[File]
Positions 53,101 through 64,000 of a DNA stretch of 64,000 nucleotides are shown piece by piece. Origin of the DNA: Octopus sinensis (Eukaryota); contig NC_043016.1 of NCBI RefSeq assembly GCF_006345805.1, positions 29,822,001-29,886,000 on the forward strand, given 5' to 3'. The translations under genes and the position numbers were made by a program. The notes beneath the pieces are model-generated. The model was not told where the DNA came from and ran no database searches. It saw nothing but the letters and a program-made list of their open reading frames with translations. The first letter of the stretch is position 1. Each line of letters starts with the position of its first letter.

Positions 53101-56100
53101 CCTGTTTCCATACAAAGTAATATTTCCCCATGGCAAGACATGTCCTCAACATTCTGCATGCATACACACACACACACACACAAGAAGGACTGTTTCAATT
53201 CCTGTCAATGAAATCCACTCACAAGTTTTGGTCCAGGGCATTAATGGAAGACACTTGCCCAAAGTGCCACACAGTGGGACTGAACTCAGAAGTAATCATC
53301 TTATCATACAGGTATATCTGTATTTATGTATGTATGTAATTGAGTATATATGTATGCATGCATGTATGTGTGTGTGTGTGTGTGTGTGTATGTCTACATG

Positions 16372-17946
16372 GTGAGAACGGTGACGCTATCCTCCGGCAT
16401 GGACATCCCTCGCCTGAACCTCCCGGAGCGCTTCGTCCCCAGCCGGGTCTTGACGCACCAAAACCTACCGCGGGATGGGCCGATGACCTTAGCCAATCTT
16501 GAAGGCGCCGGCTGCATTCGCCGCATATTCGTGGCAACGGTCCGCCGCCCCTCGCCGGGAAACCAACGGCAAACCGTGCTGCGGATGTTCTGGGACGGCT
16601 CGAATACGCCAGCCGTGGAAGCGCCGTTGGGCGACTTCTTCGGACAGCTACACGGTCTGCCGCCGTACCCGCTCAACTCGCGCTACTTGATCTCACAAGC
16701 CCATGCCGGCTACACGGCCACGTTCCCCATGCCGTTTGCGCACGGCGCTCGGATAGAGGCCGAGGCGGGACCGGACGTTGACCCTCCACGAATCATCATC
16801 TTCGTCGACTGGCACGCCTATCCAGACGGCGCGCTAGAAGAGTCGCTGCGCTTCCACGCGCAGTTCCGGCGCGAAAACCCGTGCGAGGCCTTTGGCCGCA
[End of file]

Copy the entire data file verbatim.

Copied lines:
Positions 53,101 through 64,000 of a DNA stretch of 64,000 nucleotides are shown piece by piece. Origin of the DNA: Octopus sinensis (Eukaryota); contig NC_043016.1 of NCBI RefSeq assembly GCF_006345805.1, positions 29,822,001-29,886,000 on the forward strand, given 5' to 3'. The translations under genes and the position numbers were made by a program. The notes beneath the pieces are model-generated. The model was not told where the DNA came from and ran no database searches. It saw nothing but the letters and a program-made list of their open reading frames with translations. The first letter of the stretch is position 1. Each line of letters starts with the position of its first letter.

Positions 53101-56100
53101 CCTGTTTCCATACAAAGTAATATTTCCCCATGGCAAGACATGTCCTCAACATTCTGCATGCATACACACACACACACACACAAGAAGGACTGTTTCAATT
53201 CCTGTCAATGAAATCCACTCACAAGTTTTGGTCCAGGGCATTAATGGAAGACACTTGCCCAAAGTGCCACACAGTGGGACTGAACTCAGAAGTAATCATC
53301 TTATCATACAGGTATATCTGTATTTATGTATGTATGTAATTGAGTATATATGTATGCATGCATGTATGTGTGTGTGTGTGTGTGTGTGTATGTCTACATG

Positions 16372-17946
16372 GTGAGAACGGTGACGCTATCCTCCGGCAT
16401 GGACATCCCTCGCCTGAACCTCCCGGAGCGCTTCGTCCCCAGCCGGGTCTTGACGCACCAAAACCTACCGCGGGATGGGCCGATGACCTTAGCCAATCTT
16501 GAAGGCGCCGGCTGCATTCGCCGCATATTCGTGGCAACGGTCCGCCGCCCCTCGCCGGGAAACCAACGGCAAACCGTGCTGCGGATGTTCTGGGACGGCT
16601 CGAATACGCCAGCCGTGGAAGCGCCGTTGGGCGACTTCTTCGGACAGCTACACGGTCTGCCGCCGTACCCGCTCAACTCGCGCTACTTGATCTCACAAGC
16701 CCATGCCGGCTACACGGCCACGTTCCCCATGCCGTTTGCGCACGGCGCTCGGATAGAGGCCGAGGCGGGACCGGACGTTGACCCTCCACGAATCATCATC
16801 TTCGTCGACTGGCACGCCTATCCAGACGGCGCGCTAGAAGAGTCGCTGCGCTTCCACGCGCAGTTCCGGCGCGAAAACCCGTGCGAGGCCTTTGGCCGCA